Tips from our athletes on the road to Rio 2016

Diet and Hydration: A Few Tips from Karol-Ann Canuel

Plan the right amounts of liquids and solid food
Taking advantage of the summer to get out on your road bike? Karol-Ann Canuel is a world team time trials champion and a member of the Dutch professional cycling squad Boels-Dolmans. Here are her dietary and hydration preparations for the Rio Olympic Games.
“I usually plan for about one 500 ml bottle of water per hour of cycling,” says Karol-Ann. “But I recently did some hydration tests and found that I needed to increase that quantity, especially when the weather is hot and humid, like it is in Rio! During training sessions, I prefer water. If I’m out for more than three hours or if it’s really hot, I’ll add a little salt to my water. I make sure to have solid food with me, like a peanut butter sandwich, which I eat in small bites. And I recommend mixing in 1 or 2 tablespoons of maple butter as well, to up your carbo intake … Yum! 
At an elevation of 2,500 m, the Rio course is super difficult. But I really like that and I’ll make sure to drink a lot before, during and after training and the race itself.” 


Eating Well to Get the Most out of Bike Season

Raphaël Gagné and Ariane Lavigne share their special nutrition secrets for cyclists
Want to take the most energy with you when you’re ready to head out?
Would you like to be in top shape and lose a few kilos for the summer?
Here are some recommendations from Olympian and VIVAÏ sports nutritionist Ariane Lavigne, and a few practical tips from Canadian mountain bike medalist Raphaël Gagné, who’s on the road to Rio. 
As you may have already guessed, maple has a special place on the menu!
“There’s always a source of protein and plenty of vegetables in my meals,” says Raphaël Gagné. “If I have a sandwich for lunch, it’ll be on whole wheat bread. I round that out with a mixed salad of different fresh veggies and a vinaigrette of a little oil, vinegar and maple syrup. It’s a small touch but it changes everything!”
To excel in an endurance sport like cycling, you’ll want to improve your body composition. This is often termed as increasing the watts per kilo (or power to weight) ratio. Ariane Lavigne explains: “To increase your watts per kilo ratio while losing weight, it’s important to set a realistic, long-term goal that will gradually reduce weight, no more than 1 pound (0.5 kg) per week. That’ll let you pick up the pace and intensity of your workouts (your watts!), without dealing with constant hunger. To do this, choose foods that are satisfying but with low energy density.”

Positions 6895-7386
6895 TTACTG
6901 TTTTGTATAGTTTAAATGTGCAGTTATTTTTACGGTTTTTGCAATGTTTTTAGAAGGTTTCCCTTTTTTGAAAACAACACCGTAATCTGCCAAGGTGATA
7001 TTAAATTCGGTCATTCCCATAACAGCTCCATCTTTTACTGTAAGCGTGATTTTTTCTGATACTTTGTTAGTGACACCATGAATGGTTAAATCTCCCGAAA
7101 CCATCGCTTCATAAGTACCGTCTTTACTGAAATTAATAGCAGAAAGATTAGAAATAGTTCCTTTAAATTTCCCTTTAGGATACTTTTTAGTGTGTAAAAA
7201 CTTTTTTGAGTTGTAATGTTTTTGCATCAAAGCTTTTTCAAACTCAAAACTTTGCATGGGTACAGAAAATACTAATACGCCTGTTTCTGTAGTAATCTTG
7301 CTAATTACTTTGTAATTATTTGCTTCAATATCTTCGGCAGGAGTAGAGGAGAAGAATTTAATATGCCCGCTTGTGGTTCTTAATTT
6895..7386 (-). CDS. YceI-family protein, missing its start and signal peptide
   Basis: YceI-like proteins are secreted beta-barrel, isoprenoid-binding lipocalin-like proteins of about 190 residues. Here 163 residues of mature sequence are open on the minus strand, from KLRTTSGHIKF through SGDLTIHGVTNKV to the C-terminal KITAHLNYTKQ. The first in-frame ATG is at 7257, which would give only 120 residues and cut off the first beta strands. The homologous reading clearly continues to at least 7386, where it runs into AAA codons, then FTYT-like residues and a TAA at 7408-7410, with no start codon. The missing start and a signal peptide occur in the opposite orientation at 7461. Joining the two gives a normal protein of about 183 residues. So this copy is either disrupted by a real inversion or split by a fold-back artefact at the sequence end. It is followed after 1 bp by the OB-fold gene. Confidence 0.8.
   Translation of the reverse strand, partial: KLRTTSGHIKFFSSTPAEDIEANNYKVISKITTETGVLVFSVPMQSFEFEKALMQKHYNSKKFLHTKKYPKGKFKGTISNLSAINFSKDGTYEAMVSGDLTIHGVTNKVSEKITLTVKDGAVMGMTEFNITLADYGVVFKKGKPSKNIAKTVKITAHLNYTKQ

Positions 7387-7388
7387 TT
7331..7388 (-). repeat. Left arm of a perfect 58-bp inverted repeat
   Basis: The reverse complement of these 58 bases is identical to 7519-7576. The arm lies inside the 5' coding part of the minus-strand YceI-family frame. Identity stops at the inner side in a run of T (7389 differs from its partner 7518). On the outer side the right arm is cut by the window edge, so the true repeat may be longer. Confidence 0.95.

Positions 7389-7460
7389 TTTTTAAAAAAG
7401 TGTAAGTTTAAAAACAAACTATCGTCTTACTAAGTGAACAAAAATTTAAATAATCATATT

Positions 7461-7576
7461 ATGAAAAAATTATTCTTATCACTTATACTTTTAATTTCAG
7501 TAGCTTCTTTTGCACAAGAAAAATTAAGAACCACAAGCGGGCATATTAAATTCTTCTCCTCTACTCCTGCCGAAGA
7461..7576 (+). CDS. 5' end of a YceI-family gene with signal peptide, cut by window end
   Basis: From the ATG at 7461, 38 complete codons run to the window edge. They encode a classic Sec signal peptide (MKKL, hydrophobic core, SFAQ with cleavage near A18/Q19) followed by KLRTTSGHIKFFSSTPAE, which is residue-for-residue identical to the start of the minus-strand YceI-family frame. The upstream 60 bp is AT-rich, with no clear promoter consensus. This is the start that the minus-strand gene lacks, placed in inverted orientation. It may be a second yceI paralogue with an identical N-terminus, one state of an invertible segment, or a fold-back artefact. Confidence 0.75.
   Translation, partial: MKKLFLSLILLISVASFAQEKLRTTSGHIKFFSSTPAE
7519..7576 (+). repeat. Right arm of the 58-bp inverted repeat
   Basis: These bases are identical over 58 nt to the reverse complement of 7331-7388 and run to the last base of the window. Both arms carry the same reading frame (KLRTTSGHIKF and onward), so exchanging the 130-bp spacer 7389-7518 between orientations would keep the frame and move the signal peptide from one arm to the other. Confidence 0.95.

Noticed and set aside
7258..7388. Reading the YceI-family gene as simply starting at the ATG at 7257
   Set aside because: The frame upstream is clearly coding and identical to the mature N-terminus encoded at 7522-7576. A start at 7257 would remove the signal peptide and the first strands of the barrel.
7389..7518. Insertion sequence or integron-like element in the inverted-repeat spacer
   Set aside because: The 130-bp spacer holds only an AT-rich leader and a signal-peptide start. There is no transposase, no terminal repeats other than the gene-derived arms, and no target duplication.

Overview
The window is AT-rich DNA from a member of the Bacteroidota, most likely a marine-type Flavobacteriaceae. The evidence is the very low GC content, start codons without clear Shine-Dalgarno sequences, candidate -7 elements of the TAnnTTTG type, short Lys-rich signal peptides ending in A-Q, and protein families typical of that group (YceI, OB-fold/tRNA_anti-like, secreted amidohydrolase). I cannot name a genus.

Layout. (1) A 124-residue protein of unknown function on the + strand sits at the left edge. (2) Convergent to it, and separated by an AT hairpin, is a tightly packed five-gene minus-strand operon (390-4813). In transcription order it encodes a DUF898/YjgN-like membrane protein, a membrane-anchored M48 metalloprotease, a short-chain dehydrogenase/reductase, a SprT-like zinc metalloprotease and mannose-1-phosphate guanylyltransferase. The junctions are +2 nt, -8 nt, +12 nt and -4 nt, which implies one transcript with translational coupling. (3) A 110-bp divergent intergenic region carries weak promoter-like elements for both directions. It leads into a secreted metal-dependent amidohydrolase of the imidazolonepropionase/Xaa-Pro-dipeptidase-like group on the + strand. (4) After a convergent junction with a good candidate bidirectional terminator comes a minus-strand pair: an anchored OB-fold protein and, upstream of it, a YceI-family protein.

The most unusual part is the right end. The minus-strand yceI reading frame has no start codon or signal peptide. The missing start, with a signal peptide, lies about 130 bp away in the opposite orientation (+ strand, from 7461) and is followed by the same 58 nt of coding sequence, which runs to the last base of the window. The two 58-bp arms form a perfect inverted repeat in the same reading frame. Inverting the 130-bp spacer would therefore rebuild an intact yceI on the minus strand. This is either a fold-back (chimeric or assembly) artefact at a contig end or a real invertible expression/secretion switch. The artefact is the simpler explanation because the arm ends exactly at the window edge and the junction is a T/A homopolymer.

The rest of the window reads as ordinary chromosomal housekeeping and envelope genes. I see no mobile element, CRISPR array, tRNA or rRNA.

Knowing what to eat (and when) is just as important, according to Ariane. Carbohydrates provide the basic energy for muscles during exercise, so they’re of great benefit when performing high-intensity activities. “Remember to save those carbo-rich foods for your training sessions so that you’ll have the energy you need to perform with power, and also to increase your total daily energy output.”
Raphaël shares his experience with us: “For the three days before a race, I make sure to go on a glycogen overload. That allows me to maximize my energy reserves. So I put a lot of rice back into my diet, along with jams, maple butter and taffy, and fruit juice.”
Another crucial element: hydration! “Sometimes our brain tells us we’re hungry but what it’s really saying is that we’re thirsty,” reveals Ariane. “Drink, breathe, and assess whether the craving you’re feeling is physical or psychological. Another thing is that, like it or not, you have to cut down on alcohol consumption! It piles on unnecessary calories. Drink the best wine but…less often!”
Raphaël Gagné agrees. “I’ll allow myself a few beers or glasses of wine, but when a race is coming up, I stick to non-alcoholic beverages. I recently discovered maple water and it’s a great replacement drink for a night out!”
Menu of the Day…according to Ariane!
Proteins: Make sure that every meal and snack includes food items rich in protein (low-fat dairy products, soy products, lean meat, eggs, fish, and legumes). They take longer to digest so they sate your hunger. Be cautious with nuts and cheeses because their fat content can quickly increase the calories you consume.
Fibres: Large amounts of fibre-rich foods also increase digestion time so you feel full longer. Vegetables, whole grains and fresh fruits will meet your daily requirements, about 30 grams/day. Vegetables should cover 50% of your plate. It’s a great way to experience life in colour!


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